Alpine (range)

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Alpine environments are distinctive for their elevation, which creates a landscape of rock, tundra and small stands of trees with sufficient shelter to produce a temperature at which these plants can thrive. Such copses are small and are found in soil-filled crevasses and along the least elevated edges of the alpine plateau. Dwarf shrubs are more common. Large growth of this kind does better on equator-facing slopes. These sub-alpine conditions disappear above the tree-line, leaving only grasses; higher still, above the snow line, snow and ice persist all year long. Much of this upper landscape is rugged and broken, with rocky, snowcapped peaks and talus slopes.

These places occur at high enough altitude anywhere in the world. Large areas of alpine conditions occur in the northern American Cordillera, the Alps and Pyrenees of Europe, the Himalaya and Karakoram of Asia, the Andes of southern America and the Eastern Rift mountains of Africa. Alpine lands include very high plateaus that may be gently rolling country with an almost flat topography.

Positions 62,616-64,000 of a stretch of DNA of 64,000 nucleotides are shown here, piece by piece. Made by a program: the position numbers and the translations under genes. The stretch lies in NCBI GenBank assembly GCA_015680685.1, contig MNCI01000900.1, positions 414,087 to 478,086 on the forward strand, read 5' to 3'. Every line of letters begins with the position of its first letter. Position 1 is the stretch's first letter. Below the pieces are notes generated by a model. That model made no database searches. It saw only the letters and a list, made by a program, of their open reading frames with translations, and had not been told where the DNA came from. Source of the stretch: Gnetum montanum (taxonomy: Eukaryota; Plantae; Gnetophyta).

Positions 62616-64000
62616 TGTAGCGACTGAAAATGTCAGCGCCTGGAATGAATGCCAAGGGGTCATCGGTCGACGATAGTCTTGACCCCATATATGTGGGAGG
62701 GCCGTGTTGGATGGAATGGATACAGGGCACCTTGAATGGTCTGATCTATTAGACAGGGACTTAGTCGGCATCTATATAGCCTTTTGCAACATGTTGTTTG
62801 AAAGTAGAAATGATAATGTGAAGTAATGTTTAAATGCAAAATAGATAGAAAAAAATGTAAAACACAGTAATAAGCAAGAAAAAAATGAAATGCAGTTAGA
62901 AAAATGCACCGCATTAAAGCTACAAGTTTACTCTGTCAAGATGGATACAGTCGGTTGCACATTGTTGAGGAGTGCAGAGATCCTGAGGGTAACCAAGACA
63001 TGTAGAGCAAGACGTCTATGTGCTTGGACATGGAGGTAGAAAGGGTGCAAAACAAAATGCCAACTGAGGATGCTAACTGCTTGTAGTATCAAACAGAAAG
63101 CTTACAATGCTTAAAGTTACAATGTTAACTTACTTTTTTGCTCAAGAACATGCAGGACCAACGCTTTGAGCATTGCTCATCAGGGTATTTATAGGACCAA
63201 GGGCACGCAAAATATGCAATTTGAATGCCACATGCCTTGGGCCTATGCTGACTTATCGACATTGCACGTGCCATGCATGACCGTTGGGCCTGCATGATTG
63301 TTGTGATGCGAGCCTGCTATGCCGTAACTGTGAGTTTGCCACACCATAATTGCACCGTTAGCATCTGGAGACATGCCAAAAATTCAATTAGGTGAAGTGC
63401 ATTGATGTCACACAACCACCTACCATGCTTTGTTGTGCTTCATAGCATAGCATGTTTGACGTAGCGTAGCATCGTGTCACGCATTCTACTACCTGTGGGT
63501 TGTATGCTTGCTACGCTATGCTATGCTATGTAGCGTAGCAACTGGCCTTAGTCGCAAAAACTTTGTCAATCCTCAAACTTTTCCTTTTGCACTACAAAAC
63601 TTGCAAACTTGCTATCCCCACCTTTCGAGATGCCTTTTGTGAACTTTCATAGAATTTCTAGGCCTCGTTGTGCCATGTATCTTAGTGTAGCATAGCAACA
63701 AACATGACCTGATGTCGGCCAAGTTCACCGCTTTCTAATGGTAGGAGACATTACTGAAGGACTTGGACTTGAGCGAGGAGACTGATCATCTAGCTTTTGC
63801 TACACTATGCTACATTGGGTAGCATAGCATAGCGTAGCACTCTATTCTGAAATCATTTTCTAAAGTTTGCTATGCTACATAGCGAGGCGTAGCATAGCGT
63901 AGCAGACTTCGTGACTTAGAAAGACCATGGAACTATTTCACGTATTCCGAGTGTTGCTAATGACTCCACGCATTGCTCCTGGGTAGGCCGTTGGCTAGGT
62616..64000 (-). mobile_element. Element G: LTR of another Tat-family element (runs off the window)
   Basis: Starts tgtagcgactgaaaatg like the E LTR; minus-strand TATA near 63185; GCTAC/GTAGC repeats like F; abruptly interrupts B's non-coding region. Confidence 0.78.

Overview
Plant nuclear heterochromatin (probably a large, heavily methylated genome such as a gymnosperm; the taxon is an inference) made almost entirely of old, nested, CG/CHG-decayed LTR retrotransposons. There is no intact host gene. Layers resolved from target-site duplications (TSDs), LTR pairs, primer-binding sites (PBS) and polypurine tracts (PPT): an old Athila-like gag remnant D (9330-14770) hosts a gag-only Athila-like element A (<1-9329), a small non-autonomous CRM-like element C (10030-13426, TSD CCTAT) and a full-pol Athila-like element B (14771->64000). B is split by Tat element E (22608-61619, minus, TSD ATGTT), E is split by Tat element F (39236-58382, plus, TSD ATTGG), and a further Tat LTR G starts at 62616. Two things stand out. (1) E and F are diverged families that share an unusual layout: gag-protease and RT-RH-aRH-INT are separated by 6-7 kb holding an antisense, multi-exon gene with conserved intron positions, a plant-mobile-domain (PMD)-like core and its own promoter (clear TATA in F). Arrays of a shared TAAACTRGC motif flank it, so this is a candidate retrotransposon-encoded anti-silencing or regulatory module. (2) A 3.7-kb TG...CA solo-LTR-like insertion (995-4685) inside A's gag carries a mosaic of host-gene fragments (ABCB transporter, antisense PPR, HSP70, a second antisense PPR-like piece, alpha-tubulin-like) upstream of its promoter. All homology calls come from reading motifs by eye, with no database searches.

Alpine areas have growing seasons that are too short for cultivation. Average summer temperatures are cool at best, with temperatures frequently falling below freezing even in summer; morning frost is common. Precipitation occurs mainly as snow; snowfields commonly accumulate on the lee sides of ridges. High winds are common, and can be extremely unpleasant and dangerous for travellers and climbers.

These regions are often beautiful and impressively varied, scattered with isolated monsters and lairs subdivided by high ridges and steep glaciers.

Common Features

Below is a list of elements and features that are common to alpine ranges:

Alpine Creatures

The following monsters are common to alpine ranges:

See List of Ranges